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If you want to make Gail Vaz-Oxlade's blood boil, just mention debt.

"People have no idea how much money they are earning or how much money they are spending. They are clueless. I am stunned at their willingness to just fall into a debt hole," the brash and blunt Canadian personal-finance maven said in an interview.

The host of the financial makeover television show Til Debt Do Us Part and author of the Canadian bestseller Debt-Free Forever believes easy access to cheap credit, along with a reluctance to take control of their financial situations, are most people's downfall in the IOU department.

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"Whenever I tell people to add up their debt, they practically faint in front of me. People do not know how deep their shit is and if it scares you to death, you need to start paying attention to it."

With interest rates likely to rise in the coming months and credit set to get more expensive, things will only get tougher for debt-laden Canadians, Ms. Vaz-Oxlade said. "All those people who got into homes and are barely making ends meet with a mortgage rate that is a gift will be severely squeezed when they need to renew their mortgages."

Rates on lines of credit will also jump, she said, forcing people to make tough choices such as cutting out the expensive weekly restaurant meals in favour of eating at home. Those who are willing to change their behaviour, however, can get out of debt by following these steps:

1 Take stock of your debt situation. Make a list of all the places to which you owe money, except for your mortgage, unless you've consolidated consumer debt in your mortgage. If so, add the amount you consolidated to your list.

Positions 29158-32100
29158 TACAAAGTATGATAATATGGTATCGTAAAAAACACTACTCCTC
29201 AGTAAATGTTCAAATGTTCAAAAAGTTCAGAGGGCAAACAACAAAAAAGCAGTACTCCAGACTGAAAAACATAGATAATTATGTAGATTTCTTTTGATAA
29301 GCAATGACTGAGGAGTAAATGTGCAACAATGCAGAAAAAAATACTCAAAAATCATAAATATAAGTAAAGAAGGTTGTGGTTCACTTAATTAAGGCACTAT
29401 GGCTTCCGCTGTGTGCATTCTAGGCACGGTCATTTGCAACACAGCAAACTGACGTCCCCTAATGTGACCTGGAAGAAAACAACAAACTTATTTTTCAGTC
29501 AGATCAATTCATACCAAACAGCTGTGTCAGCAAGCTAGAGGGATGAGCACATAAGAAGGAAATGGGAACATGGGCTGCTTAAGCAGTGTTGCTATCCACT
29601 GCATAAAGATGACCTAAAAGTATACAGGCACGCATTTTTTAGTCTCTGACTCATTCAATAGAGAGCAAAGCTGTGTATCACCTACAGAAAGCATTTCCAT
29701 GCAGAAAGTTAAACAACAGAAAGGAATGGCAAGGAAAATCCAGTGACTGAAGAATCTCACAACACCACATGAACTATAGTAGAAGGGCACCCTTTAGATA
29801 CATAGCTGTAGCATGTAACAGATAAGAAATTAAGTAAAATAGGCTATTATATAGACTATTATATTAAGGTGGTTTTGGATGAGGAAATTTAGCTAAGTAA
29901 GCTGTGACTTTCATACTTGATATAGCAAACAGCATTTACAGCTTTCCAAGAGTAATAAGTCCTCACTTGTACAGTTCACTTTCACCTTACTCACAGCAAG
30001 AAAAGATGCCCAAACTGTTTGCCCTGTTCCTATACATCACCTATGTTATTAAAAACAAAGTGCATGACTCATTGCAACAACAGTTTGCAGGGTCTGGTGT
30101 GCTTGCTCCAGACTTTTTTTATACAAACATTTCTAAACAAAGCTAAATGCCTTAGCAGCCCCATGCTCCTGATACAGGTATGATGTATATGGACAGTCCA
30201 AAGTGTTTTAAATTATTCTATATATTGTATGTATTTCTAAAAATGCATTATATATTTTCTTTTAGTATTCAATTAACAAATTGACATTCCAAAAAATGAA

2 Prioritize your debt. List what you owe by interest rate, with the most expensive (the highest rate) at the top. This is the order in which you'll pay off the debt.

3 Calculate the minimum payment on each debt. That's what you have to pay to keep current and not hurt your credit history. Write the minimum payment beside each debt and add them up. That's the least you can put toward your debt every month.

4 Figure out how much to repay to get out of the hole. If you owe $2,500 on your credit card at 18 per cent, it's going to cost you $37.50 a month in interest. But if you want to get that credit card paid off in six months, you're going to have to slap about $417 a month against the principal to make it go away. That's a total of $454.50 a month. Once you've paid off the credit card, you can use that $454.50 for your next most expensive debt. That's called snowballing.

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5 Decide where you're going to get the money. If you want to be debt free, you have to find the money to pay off the debt. It may mean going over your budget with a paring knife. It may mean finding a way to make more money. Do whatever it takes.

6 Make your debt repayments automatic. Set up an automatic payment for each debt, taking the guess work out of it, and making a firm commitment to the process. On your most expensive debt, auto pay the amount you came up with to have the debt gone by your Debt Freedom Day.

7 Chart your progress. Create a chart that shows how much you owe. Each time your auto pay goes through, colour in one of your boxes, or move your marker up the thermometer so you can see the progress you're making.

Gail Vaz-Oxlade also blogs daily at gailvazoxlade.com/blog



  • How can I spend less on debt?
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